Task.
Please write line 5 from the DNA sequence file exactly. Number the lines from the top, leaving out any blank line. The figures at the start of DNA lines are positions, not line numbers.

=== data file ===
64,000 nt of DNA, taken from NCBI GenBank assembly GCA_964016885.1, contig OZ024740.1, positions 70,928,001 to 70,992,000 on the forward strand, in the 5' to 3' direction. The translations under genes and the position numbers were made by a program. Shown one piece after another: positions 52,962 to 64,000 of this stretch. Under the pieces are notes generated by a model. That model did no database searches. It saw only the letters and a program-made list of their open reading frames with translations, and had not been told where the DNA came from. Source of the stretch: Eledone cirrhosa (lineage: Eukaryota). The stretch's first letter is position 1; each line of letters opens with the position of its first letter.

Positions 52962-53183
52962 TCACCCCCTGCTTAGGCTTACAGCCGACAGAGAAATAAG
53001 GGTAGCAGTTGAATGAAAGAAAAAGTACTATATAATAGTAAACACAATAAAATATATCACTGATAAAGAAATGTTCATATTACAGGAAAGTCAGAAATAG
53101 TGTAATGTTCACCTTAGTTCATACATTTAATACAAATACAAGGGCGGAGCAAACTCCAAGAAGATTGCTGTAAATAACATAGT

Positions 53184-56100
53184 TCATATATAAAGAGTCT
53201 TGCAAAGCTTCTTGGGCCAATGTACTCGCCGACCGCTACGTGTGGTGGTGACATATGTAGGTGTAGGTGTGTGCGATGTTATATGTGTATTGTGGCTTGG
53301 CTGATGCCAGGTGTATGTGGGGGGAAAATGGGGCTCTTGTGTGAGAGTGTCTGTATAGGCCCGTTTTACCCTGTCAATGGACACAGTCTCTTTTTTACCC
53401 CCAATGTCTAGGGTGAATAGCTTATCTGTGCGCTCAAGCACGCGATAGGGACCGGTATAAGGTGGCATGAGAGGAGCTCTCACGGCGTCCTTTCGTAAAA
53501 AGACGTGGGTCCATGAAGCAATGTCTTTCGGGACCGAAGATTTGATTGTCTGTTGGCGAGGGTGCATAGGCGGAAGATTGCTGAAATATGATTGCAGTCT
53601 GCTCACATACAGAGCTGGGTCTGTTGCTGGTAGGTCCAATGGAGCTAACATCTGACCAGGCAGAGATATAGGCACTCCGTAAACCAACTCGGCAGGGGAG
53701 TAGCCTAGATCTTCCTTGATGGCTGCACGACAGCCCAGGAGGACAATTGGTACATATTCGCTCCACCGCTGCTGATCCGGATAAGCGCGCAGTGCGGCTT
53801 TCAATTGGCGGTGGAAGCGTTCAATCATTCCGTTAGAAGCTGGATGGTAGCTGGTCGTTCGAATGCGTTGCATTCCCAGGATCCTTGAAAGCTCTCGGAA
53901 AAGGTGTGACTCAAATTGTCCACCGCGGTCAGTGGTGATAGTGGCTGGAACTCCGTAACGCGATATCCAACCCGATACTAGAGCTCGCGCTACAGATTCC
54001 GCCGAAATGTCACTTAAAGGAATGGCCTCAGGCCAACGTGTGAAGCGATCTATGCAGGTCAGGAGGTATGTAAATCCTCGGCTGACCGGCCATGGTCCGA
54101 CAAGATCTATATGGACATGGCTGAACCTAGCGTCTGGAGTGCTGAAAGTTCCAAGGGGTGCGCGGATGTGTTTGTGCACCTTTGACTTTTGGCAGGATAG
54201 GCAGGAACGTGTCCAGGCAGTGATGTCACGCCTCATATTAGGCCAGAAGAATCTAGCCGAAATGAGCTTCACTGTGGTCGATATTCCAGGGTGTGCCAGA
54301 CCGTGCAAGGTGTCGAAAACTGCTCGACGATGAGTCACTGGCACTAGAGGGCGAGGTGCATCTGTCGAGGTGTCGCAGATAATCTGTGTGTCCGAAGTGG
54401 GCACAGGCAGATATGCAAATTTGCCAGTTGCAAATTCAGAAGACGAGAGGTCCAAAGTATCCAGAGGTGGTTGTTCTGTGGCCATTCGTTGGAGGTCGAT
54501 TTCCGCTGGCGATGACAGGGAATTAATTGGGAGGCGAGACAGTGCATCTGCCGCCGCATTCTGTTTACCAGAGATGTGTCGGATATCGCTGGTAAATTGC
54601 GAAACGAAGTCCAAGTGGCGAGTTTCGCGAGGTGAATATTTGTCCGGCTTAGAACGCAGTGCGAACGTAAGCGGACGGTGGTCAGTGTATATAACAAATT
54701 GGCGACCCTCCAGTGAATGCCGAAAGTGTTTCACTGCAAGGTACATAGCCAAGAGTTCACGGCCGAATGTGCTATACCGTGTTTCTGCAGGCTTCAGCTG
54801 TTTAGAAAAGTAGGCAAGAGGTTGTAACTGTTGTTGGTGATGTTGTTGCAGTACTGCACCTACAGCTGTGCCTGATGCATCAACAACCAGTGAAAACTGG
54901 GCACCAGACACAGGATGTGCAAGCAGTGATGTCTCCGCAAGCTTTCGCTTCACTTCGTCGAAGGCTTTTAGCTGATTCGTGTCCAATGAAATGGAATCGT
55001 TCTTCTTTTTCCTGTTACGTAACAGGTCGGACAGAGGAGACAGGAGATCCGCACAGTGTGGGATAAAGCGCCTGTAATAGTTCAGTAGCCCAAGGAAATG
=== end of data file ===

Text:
53101 TGTAATGTTCACCTTAGTTCATACATTTAATACAAATACAAGGGCGGAGCAAACTCCAAGAAGATTGCTGTAAATAACATAGT